"If we were to plot all of the camps on a map in the same way I plotted the serial killings then connected them with lines, where would the lines cross ?"

"Let's do it. I have maps of the Third Reich. Let's do it now."

Together they plotted Auschwitz-Birkenau, Bergen-Belsen, Sobibór, Treblinka and many more, Toby had no idea there were so many. It took the two friends more than an hour but when they drew the connecting lines between each location there was no single intersecting point as Toby had found with his serial killers, instead they formed a rough circle.

"What's in the middle ?"

"Let me check," Steve said. "It's a place called Brocken."

"I've never heard of it."

"Nor have I," Steve confessed, "and I am supposed to be the student of European History."

"Google will have heard of it," Toby smiled.

Indeed Google had.  The Brocken, also sometimes referred to as the Blocksberg, is the highest peak of the Harz mountain range and also the highest peak of Northern Germany; it is located near Schierke in the German state of Saxony-Anhalt between the rivers Weser and Elbe................... And so read the first paragraph of Brocken's page within Wikipedia.  Both of their eyes were drawn to the next paragraph.

The Brocken has always played a role in legends and has been connected with witches and devils................   Walpurgis Night is the English translation of Walpurgisnacht, one of the Dutch and German names for the night of 30 April, so called because it is the eve of the feast day of Saint Walpurga, an 8th-century abbess. In Germanic folklore, Walpurgisnacht,  literally "Witches' Night", is believed to be the night of a witches' meeting on the Brocken

"Oh my god ! How awful."

"It looks as if your theory is correct. You have stumbled on to something."

"Do you think a similar place could be found in other parts of the world ?"

"Most certainly," Steve said. "Toby," he hesitated. "Toby would you allow me to work with you on this. I could assist you develop The Wolf Theory. What you have here is far more important that Doctor Garwood's thinking."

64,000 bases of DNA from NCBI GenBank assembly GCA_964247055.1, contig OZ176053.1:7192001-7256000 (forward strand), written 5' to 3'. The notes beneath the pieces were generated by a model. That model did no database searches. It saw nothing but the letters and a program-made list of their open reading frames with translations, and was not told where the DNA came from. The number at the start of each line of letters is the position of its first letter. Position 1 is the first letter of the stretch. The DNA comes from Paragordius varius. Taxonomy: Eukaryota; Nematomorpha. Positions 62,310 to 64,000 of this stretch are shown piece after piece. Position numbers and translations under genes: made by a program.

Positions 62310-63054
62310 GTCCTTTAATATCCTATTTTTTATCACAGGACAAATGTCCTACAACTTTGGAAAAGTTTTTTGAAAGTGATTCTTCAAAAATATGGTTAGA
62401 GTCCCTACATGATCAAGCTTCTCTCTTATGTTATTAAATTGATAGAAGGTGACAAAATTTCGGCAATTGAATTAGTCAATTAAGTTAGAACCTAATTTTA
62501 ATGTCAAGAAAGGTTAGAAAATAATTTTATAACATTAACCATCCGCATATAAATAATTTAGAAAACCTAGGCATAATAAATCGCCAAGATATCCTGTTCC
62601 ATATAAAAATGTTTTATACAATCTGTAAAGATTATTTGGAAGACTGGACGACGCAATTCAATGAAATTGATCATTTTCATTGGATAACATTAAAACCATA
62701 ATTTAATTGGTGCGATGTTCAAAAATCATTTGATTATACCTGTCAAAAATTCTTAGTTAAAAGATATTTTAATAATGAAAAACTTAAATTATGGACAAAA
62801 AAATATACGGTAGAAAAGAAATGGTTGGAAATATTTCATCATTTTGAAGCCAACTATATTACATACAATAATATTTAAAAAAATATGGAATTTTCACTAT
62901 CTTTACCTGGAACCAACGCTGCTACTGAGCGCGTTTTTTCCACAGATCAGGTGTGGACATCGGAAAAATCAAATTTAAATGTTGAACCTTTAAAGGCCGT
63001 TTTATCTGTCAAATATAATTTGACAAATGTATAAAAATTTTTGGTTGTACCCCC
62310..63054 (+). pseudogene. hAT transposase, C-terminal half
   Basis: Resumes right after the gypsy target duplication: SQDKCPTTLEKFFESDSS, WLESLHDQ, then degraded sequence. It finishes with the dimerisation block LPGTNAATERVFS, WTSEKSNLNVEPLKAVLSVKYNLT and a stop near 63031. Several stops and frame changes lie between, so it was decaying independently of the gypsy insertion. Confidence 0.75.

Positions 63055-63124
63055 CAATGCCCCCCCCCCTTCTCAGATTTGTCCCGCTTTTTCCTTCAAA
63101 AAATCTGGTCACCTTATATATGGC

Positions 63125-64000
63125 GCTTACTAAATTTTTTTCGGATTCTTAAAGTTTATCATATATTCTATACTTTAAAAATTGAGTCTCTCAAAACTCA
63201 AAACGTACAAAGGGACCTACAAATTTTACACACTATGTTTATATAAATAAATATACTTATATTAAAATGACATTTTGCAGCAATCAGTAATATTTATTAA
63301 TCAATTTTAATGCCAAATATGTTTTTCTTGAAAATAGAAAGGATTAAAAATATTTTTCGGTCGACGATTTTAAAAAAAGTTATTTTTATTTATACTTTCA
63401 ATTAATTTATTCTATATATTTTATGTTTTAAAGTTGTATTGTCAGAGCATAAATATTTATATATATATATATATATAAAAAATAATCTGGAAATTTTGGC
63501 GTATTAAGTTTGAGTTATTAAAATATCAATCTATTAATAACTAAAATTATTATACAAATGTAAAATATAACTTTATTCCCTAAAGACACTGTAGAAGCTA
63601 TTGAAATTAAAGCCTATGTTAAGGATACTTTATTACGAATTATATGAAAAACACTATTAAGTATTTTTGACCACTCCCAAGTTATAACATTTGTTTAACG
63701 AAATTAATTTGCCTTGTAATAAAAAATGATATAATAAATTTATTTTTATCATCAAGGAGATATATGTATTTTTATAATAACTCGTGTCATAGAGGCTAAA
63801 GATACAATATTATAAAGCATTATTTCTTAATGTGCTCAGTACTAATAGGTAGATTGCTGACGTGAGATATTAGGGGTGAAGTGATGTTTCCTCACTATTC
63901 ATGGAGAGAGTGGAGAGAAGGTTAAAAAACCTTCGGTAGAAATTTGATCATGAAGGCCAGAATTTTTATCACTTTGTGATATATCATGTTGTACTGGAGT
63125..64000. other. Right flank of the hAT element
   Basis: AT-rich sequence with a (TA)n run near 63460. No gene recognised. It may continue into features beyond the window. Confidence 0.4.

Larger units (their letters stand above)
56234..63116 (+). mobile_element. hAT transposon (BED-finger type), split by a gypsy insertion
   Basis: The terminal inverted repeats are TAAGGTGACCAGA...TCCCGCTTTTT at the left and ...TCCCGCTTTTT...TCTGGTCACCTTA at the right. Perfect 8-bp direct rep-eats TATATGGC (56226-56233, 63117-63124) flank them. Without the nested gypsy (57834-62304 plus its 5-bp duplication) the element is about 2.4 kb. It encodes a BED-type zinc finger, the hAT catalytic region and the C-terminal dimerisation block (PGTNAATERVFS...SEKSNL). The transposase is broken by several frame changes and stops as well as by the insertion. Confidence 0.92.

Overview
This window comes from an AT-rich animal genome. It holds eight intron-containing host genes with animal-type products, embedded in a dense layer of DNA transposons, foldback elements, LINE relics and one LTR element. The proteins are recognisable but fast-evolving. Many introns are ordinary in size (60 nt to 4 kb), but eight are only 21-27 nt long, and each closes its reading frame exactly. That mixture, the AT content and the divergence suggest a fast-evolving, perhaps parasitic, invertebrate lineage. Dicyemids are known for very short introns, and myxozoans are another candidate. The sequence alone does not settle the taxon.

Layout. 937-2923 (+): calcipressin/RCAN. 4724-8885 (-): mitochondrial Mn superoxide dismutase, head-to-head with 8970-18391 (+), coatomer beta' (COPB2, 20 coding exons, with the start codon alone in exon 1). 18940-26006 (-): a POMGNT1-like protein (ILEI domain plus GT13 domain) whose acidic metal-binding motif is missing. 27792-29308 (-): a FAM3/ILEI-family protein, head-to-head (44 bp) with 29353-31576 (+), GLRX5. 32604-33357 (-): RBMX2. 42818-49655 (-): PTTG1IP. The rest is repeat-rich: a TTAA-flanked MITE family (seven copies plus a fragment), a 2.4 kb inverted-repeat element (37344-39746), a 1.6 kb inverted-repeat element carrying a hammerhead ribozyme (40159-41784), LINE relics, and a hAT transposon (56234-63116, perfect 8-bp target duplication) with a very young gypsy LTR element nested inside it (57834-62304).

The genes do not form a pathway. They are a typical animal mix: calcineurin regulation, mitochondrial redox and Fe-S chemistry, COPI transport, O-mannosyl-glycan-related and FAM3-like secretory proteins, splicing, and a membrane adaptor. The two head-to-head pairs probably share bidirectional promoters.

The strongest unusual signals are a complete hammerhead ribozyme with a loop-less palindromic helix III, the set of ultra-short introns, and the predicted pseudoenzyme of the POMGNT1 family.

Toby was fearful about his logic but tried to smile. "The Wolf-Murphy Theory. The Tobias Wolf - Stephen Murphy Theory, sounds almost as grand as The Garwood Theory."

"Toby, what are you doing for the rest of the day ?"

"I'm supposed to be working on an extended essay but the deadline isn't for ten days so I could leave it."

"I've got a book to finished for a tutorial tomorrow but I can read it when we get back."

"Back from where ?"


Toby decided to take a number of things with him on the visit to Clophill: a camera, pen and notebook and a thermometer. He could not trust what they may find to a smart phone so opted for pen and paper. His grandmother had given him a camera for his birthday, he would take that along.  All recorded the visit made by the friends and all were brought back safely to the university's hall of residence.

"You don't think it was auto-suggestion that made us both feel the way did there ?"

"You are the philosopher Toby but isn't auto suggestion what this is all about ?"

"That's psychology more than philosophy."

"It's still minds focussed together in one direction to form a focal point of influence. Hitler had messianic influence over an entire country, we have got to go to Germany and check that Brocken place."